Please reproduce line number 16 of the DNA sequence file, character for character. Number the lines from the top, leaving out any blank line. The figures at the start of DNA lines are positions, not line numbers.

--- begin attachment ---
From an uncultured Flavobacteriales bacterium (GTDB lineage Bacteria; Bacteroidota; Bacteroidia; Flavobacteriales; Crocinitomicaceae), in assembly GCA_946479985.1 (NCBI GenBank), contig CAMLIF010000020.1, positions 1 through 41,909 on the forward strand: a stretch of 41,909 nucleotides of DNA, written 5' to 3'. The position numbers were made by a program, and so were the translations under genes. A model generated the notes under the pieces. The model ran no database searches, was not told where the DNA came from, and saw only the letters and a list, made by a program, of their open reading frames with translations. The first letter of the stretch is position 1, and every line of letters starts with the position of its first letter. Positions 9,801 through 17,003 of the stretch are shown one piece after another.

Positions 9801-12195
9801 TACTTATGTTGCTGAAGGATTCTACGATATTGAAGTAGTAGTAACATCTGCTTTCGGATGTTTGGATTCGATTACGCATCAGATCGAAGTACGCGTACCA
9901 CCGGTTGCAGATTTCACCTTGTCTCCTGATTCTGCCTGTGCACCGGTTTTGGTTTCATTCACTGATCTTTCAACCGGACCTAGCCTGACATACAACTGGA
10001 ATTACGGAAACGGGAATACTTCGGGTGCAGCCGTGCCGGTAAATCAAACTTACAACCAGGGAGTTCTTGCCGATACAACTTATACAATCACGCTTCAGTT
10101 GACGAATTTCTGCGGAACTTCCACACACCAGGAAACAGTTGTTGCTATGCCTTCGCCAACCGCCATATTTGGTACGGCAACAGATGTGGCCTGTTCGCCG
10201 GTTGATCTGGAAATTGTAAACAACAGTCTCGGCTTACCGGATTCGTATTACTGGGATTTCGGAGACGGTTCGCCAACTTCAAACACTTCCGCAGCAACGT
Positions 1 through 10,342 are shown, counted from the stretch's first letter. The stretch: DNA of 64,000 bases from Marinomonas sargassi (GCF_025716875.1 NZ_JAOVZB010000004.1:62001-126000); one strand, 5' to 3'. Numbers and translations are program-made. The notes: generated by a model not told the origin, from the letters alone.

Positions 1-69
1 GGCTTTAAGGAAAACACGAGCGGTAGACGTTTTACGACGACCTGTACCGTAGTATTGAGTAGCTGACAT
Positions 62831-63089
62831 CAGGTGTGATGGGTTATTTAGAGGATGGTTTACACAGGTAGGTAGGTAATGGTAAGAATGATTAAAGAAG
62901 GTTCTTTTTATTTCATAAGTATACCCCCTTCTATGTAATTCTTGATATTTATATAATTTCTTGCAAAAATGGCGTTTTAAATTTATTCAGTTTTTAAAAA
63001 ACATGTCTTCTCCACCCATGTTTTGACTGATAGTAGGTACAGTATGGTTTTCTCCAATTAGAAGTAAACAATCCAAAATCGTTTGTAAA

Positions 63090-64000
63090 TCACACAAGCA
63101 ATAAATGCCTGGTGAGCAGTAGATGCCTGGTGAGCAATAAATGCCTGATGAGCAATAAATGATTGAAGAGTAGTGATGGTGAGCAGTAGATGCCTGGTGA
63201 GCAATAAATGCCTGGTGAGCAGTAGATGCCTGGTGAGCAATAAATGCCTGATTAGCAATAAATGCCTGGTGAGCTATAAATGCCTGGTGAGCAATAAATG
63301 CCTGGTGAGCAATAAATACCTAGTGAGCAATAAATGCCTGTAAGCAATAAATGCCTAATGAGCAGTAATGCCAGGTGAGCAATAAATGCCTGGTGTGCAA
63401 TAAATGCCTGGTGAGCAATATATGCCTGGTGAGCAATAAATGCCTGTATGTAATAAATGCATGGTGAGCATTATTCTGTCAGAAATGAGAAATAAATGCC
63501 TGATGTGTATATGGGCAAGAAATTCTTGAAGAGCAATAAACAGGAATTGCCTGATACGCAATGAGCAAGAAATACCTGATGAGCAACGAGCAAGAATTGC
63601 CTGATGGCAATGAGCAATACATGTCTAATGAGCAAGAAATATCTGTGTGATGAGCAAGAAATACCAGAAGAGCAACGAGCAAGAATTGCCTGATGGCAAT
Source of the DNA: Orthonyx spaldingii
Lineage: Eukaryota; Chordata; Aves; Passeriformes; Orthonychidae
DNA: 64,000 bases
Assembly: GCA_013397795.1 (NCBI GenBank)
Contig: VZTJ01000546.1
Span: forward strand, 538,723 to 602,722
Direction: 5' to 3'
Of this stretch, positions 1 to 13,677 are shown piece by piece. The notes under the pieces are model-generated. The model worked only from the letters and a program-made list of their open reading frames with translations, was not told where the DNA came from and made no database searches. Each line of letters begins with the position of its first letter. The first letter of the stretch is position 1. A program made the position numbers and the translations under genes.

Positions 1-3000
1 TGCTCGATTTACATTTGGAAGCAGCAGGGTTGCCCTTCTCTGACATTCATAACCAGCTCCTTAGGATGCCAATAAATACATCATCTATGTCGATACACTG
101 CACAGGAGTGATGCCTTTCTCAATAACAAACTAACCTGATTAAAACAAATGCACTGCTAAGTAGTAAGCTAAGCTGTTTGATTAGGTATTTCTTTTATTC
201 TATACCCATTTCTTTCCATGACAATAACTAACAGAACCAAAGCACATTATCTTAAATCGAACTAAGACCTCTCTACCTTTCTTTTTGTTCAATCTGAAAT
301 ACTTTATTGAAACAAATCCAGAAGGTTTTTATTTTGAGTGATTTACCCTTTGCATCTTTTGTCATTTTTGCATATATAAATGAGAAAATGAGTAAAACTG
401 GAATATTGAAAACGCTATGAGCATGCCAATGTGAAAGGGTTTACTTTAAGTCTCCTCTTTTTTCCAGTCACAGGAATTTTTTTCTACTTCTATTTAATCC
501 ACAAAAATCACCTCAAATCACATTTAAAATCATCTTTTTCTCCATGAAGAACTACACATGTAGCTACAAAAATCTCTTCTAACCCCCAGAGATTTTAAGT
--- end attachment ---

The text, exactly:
63090 TCACACAAGCA